Mar 19, 2024

LMP students recognized in University of Toronto Student Leadership Awards

Programs: Graduate, Programs: TRP, Programs: Undergraduate, Agile education
Sabrina Zhu and Abitha Suthakaran
By Jenni Bozec

The University of Toronto Student Leadership Award recognises outstanding student leadership, volunteer service, and commitment to the university. During the award’s 25-year history, it has celebrated the exemplary contributions of more than 4,000 students whose commitment and volunteerism had a lasting impact on their peers and the university. Students from the Department of Laboratory Medicine and Pathobiology have a great track record in receiving this award.

The 2024 recipients include undergraduate Specialist Program student, Sabrina Zhu, and Translational Research Program student, Abitha Suthakaran. Congratulations!

Sabrina Zhu

Sabrina Zhu

Specialist Program in Pathobiology

I joined the Specialist Program for the diversity and breadth of its curriculum which integrates elements of immunology, genetics, biochemistry, anatomy, etc. to investigate the etiology and molecular mechanisms driving disease, constructing a strong foundation to understand and further explore a myriad of diseases including cancer and neurodegenerative disorders. The program additionally encourages students to learn from leading scientists and engage in research projects with translational significance, for example, identifying proteomic therapeutic targets for child brain cancers. I am likewise very grateful for the smaller student cohort and the opportunity to learn from my incredible peers.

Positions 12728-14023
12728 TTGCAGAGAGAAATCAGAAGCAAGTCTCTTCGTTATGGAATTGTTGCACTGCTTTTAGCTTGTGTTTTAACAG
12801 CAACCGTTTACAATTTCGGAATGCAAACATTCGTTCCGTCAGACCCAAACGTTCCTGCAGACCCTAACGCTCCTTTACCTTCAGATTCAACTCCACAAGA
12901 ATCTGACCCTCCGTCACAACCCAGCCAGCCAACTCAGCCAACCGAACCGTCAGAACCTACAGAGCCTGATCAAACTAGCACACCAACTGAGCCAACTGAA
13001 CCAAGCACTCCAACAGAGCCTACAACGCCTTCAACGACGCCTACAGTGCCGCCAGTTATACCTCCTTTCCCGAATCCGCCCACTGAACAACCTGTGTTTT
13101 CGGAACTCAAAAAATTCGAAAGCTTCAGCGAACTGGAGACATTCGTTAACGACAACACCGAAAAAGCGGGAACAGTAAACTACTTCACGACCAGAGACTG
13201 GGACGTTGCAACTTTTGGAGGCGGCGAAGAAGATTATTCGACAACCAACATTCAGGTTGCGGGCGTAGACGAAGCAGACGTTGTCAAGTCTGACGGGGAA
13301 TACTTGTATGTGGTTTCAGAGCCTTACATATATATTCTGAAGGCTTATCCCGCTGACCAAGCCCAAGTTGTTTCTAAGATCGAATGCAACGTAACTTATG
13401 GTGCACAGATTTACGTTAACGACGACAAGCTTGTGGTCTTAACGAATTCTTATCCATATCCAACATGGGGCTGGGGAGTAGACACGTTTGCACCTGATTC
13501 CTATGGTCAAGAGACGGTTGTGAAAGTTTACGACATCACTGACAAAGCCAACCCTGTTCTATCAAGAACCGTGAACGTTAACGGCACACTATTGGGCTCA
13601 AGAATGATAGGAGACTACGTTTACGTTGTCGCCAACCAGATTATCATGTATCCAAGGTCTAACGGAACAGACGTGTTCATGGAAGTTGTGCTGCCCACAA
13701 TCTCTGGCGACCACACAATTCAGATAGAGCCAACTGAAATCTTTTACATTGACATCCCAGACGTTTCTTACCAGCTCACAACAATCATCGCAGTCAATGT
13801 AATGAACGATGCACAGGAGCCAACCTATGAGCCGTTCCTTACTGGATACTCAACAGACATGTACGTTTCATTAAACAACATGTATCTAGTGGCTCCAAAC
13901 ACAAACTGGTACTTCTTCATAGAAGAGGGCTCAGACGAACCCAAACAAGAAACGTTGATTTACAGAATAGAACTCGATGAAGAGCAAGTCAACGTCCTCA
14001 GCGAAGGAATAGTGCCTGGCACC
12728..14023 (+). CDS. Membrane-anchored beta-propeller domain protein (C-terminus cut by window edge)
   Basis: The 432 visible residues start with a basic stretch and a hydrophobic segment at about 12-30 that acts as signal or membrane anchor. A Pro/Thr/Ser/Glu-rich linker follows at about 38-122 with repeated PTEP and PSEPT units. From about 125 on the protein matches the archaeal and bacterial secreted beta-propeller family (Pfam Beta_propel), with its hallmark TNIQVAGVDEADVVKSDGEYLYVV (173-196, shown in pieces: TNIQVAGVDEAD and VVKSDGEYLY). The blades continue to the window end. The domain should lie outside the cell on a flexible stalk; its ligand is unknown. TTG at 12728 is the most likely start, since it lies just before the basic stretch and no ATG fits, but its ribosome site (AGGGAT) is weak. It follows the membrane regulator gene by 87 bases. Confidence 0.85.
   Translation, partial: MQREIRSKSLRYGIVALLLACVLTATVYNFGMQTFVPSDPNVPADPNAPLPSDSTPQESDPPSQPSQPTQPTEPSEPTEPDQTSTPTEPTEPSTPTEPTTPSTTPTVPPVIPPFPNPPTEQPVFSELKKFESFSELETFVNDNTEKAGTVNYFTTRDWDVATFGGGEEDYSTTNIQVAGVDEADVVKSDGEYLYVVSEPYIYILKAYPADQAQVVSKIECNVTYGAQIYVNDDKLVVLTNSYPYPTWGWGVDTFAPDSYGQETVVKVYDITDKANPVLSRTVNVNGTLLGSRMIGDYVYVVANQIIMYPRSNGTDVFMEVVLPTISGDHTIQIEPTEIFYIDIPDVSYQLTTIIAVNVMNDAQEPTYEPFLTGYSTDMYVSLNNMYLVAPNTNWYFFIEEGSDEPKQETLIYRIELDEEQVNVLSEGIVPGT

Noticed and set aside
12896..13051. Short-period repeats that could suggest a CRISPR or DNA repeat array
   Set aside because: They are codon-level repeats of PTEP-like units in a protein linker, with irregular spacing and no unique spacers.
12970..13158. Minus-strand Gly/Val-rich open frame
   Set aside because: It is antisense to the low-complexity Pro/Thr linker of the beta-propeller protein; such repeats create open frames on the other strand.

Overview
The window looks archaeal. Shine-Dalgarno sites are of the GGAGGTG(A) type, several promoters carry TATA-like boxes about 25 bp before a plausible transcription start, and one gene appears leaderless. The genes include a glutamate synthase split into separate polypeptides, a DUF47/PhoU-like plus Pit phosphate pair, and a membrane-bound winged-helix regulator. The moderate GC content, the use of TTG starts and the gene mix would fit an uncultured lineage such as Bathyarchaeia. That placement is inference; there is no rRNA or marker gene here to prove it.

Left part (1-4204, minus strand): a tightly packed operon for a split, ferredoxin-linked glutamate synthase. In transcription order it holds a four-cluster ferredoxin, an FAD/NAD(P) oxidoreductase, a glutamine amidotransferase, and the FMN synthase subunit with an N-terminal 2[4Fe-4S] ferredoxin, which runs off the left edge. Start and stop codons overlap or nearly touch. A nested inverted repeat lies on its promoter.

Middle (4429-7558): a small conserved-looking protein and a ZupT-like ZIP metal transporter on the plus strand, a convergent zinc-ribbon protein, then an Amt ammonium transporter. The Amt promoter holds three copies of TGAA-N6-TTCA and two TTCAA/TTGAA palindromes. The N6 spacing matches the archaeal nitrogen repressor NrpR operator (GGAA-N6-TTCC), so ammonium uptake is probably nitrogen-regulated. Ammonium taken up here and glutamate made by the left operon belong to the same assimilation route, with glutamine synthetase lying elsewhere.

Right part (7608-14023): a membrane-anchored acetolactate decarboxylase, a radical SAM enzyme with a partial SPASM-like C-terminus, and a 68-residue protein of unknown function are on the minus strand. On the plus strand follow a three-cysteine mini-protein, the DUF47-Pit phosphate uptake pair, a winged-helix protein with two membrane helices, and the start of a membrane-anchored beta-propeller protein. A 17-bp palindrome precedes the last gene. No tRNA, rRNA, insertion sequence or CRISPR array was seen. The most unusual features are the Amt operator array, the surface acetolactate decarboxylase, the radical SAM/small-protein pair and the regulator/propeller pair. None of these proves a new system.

Throughout my undergraduate career, I’ve had the fortunate opportunity to contribute as an executive member to multiple student organizations and initiatives including Women in Science and Engineering, the Musical Minds Community Outreach program, the Trinity College Multicultural Society, the Trinity Review, and Snapshots @UofT. Through these roles and initiatives, I have aimed to amplify the voices of marginalized populations and underserved communities by improving accessibility to career and education opportunities and by providing empathetic and inclusive platforms for these individuals to express their needs, values, and narratives.

These activities have allowed me to identify and refine a leadership style that I personally resonate with - an empathetic and team-oriented leadership style which prioritizes and balances the needs and interests of team members to synergistically make decisions and plan events/initiatives. Through these leadership activities, I have strengthened my collaboration, communication, and problem-solving skills. I believe these skills are, not only highly translatable to a career in medicine or biomedical research, but also applicable to empowering fellow peers in developing their own leadership skills and potential.

In receiving this award, I am honored and immensely grateful to my family, friends, mentors, and team members for their support.

Abitha Suthakaran